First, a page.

Although the Senate Whitewater Committee canceled plans to privately question President Clinton's chief accuser Friday, he still is scheduled to testify in a public hearing next week, the panel's chairman said.
With only a week left in its investigation, the committee late Thursday canceled plans to question former Arkansas banker David Hale behind closed doors. Hale refuses to speak unless ordered by a court or given immunity by the committee.Committee Chairman Sen. Alfonse D'Amato, R-N.Y., told ranking Democrat, Maryland Sen. Paul Sarbanes, on Thursday evening he had decided against summoning Hale.
D'Amato said Friday he and Sarbanes agreed to cancel Hale's appearance because the Democrats had rejected D'Amato's proposal to use a special procedure aimed at getting Hale to testify before the committee goes out of business next Friday.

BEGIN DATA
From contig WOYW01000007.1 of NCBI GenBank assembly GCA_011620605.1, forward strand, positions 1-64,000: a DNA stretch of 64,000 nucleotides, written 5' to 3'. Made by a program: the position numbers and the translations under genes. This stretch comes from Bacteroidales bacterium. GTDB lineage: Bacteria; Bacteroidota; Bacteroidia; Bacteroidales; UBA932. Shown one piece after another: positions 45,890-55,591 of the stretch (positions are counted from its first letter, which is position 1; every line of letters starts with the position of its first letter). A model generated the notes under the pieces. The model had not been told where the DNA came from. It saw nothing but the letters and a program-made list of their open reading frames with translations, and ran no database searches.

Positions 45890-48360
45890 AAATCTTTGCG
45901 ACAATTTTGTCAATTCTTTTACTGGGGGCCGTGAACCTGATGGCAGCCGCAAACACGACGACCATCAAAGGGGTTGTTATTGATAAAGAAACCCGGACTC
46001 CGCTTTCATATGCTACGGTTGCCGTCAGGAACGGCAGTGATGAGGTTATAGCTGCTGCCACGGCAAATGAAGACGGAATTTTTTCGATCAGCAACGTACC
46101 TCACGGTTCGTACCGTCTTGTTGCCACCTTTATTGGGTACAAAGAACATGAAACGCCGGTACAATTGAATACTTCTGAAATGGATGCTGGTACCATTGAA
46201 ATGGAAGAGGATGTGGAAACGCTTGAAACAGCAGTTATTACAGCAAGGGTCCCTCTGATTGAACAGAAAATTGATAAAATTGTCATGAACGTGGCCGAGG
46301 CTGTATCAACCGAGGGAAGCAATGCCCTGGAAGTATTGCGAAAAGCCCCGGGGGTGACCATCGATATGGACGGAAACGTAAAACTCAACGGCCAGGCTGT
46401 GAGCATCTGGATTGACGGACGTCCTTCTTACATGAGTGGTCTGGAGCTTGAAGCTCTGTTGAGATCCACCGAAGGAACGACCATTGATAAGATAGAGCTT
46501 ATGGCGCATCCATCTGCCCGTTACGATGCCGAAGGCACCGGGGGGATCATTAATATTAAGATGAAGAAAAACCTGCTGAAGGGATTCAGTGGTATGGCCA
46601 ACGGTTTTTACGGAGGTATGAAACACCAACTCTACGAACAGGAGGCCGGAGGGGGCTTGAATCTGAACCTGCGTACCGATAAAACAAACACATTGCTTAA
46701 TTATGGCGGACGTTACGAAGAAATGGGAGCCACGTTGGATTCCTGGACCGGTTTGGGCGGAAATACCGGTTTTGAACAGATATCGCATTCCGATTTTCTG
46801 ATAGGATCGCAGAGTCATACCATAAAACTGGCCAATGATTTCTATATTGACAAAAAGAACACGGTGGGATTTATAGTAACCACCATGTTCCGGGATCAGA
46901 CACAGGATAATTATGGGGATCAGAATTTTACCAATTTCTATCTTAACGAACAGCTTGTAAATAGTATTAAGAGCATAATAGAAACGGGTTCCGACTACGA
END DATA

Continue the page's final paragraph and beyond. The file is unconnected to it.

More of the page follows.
D'Amato noted that Hale, whom the committee had subpoenaed, reaffirmed Thursday that he would not testify without a grant of immunity.
"The committee is continuing to explore options to obtain Mr. Hale's very important testimony," D'Amato said in a statement. He said he would ask the panel to vote on Tuesday to grant Hale immunity so that he could testify publicly on Wednesday.
"The subpoena smoked him (Hale) out," said David Carle, a spokesman for the committee Democrats. "The name of his game is blanket immunity, and he will blatantly manipulate the committee to get it."
D'Amato had been pushing for Hale's testimony and for the committee to grant him limited immunity, which would mean his Senate testimony could not be used against him in other cases.
Hale, who began serving a 28-month federal sentence last Friday for defrauding the federal government through his lending company, has said he would assert his Fifth Amendment right against self-incrimination.
A state prosecutor in Arkansas disclosed he plans to charge Hale by July 16 with stealing $150,000 from a burial insurance company he controlled.